Kenneth lives with his wife and children in Chiradzulu, Malawi, where he is one of over 3,000 farmers improving their food security and income through the Diversify Project.
Malawi is one of the poorest countries in the world. Over 50% of people live in poverty, while 30% of children under the age of five are stunted.
The Diversify Project teaches farmers how to grow high-quality sweet potatoes. These potatoes are nutritious, high-yielding and fetch good prices at market. They are also more resilient to pests, drought and disease than other potato varieties – key challenges for the 80% of Malawians who rely on agriculture for a living.
Joining the project
Before he joined the Diversify Project, Kenneth was already growing a local variety of sweet potato on his 0.45ha plot. However, each crop took six months to mature and had a low yield.
After hearing about Diversify through community meetings, Kenneth consulted with his wife, Jean, and their kids. Together, they decided to join the project. Kenneth began to attend training sessions – not just in agriculture, but also in production trends and marketing.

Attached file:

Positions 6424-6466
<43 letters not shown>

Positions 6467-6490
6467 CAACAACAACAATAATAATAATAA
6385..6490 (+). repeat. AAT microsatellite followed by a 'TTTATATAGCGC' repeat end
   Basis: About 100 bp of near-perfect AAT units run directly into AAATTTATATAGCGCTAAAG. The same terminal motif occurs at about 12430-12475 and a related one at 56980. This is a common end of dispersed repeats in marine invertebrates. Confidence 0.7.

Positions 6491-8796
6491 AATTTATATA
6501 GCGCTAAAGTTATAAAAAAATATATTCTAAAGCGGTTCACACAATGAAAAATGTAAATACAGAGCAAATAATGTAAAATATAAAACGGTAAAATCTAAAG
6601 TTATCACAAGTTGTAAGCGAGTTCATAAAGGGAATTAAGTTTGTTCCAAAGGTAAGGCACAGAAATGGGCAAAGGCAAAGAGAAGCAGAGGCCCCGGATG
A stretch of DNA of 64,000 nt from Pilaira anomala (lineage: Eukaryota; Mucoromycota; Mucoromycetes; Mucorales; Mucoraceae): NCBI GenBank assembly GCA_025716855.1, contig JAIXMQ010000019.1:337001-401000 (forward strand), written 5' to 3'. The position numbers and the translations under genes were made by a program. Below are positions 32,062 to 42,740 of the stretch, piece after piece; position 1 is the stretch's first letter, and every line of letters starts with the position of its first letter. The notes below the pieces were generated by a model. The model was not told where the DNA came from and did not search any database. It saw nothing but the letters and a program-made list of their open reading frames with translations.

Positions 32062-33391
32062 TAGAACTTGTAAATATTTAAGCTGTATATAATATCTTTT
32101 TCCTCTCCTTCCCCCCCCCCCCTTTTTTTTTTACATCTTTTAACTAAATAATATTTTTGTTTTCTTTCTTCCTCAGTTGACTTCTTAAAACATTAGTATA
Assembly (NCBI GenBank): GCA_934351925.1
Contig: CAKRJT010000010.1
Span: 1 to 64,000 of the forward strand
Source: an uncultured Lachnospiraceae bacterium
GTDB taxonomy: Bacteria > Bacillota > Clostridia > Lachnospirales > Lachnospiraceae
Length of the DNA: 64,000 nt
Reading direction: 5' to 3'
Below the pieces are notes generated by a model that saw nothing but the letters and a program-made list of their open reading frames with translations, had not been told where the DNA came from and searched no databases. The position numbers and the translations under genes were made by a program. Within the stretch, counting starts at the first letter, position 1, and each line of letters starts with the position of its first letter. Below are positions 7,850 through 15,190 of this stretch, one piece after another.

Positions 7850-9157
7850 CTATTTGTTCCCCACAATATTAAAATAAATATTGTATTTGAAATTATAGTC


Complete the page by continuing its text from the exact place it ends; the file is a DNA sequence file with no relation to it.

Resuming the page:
Last year, Kenneth trialled three new varieties of sweet potato. He harvested 180 bundles of potato vines and another 17 bags of roots, earning $380 at market.
“I used the money to purchase six bags of cement to plaster my house,” said Kenneth. “I also bought six plastic chairs to be used for visitors to my house and a television. The remaining money was used to buy five bags of maize for household food.”
To love one another
As part of the Diversity Project, Kenneth also joined a village savings and loans (VSL) group. His group is called ‘Tikondane’, which means ‘to love one another’. The group pools their savings and supports its members with micro-loans.
The VSL group encouraged Kenneth not to take out loans for goods as they quickly lose their value, but instead to take out a loan to invest in a small business.
Kenneth shared this advice with his wife, who is now running her own micro-enterprise selling ‘mandasi’ (fritters) and using the profits to contribute to the group’s savings.
Kenenth’s goal this season is to earn enough to pay his son’s school fees and buy a motorcycle.
“Sweet potato is like gold to me because there is a lot I have benefited from, including food and nutrition security, and income that has helped me acquire assets,” said Kenneth.
His advice to others?
“Have a vision and fulfill it!”
Donate now to help more farmers like Kenneth become more food- and income-secure.
Sustainable Development Goals
This project is supported by the Australian Government through the Australian NGO Cooperation Program (ANCP).